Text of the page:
i3 | April 02, 2020

The Tariff Front

Gary Shapiro
On January 15, I was thrilled to be at the White House with many leaders in Washington when President Trump signed phase one of a trade deal with China's Vice Premier. I was even more thrilled when he called out my name to publicly thank me as part of his speech before the signing.

The deal was a breakthrough between two of the world's top economic powers, and hopefully foreshadows a warming relationship after a rocky two years of negotiation, tariffs and counter-tariffs.

The best news for our industry was that the 25% tariffs on some of our major categories (smartphones and tablets) were taken off the table (for now). More, 15% tariffs on technology products such as smartwatches, fitness trackers, desktop computers, digital cameras and lithium batteries were scaled back to 7.5%.

But the bad news is 25% tariffs remain on a host of products and accessories on the first two lists. I have spoken with many in the industry whose companies have been devastated by these taxes.

 I look forward to a trade deal with China in 2020, getting away from two steps forward, one tweet backward. 
Gary Shapiro President and CEO, Consumer Technology Association.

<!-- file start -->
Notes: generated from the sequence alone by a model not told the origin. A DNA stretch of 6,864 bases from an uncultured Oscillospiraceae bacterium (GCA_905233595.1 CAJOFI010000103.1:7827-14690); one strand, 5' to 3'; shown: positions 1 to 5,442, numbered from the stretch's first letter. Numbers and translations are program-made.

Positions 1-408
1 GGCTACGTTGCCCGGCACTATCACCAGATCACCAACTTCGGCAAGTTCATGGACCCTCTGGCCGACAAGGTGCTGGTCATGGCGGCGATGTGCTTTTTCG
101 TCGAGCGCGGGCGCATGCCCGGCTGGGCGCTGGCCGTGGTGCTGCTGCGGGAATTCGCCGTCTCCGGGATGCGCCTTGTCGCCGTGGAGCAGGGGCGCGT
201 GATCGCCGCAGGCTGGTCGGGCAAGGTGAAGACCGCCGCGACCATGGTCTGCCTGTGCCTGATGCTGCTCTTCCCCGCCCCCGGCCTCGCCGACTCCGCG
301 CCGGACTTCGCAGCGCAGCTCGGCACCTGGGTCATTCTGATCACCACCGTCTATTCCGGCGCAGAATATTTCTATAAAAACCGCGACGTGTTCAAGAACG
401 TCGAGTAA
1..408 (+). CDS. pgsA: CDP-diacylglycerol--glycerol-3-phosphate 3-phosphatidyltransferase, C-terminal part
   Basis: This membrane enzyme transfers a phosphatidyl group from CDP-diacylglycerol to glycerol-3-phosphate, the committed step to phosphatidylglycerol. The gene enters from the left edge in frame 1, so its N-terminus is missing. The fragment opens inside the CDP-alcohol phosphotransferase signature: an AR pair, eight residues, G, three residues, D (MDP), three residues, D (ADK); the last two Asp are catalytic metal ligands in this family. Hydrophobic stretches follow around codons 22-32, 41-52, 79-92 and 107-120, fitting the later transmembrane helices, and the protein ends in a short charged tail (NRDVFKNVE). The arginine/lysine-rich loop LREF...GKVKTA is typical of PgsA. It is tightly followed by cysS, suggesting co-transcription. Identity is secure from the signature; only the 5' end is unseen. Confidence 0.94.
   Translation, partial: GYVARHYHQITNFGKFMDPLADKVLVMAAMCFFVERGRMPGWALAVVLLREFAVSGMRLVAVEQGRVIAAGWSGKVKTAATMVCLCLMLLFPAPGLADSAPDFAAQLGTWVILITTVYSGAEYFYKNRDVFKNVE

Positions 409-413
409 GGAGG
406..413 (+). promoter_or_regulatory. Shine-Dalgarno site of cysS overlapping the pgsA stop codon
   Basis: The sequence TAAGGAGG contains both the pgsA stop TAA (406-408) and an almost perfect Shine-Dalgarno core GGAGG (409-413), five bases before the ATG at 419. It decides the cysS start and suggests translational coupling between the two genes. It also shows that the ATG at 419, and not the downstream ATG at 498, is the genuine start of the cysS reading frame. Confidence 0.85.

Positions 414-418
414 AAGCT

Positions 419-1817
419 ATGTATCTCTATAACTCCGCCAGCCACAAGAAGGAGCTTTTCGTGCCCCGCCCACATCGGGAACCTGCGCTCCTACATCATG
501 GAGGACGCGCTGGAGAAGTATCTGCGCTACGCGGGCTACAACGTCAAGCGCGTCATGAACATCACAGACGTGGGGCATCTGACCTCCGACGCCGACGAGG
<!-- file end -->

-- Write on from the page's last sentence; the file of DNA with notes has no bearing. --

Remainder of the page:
Gary Shapiro
Gary Shapiro, President and CEO of the Consumer Technology Association. 

For this reason, our response publicly to the deal was muted. We applaud the president for reaching this deal but view it as a step towards a more comprehensive deal where all extra tariffs would be removed.

As a practical matter, I am skeptical that much will happen this election year. The Democrats have not criticized the deal, nor did they praise it. In fact, on the very day of the White House event, Speaker Pelosi held a press conference, voted on the impeachment and had a highly publicized delegation walk over the impeachment document to the Senate.

The good news for us a nation is that we are at a warmer place with China, are likely to see some stability through 2020 on the tariff front and the economy, and Wall Street has responded favorably to the deal. With the coronavirus and challenges with Hong Kong and Taiwan, China may be more amenable to warming its relationships with the U.S. While we still face huge long-term challenges, I look forward to a trade deal with China in 2020, getting away from two steps forward, one tweet backward. 

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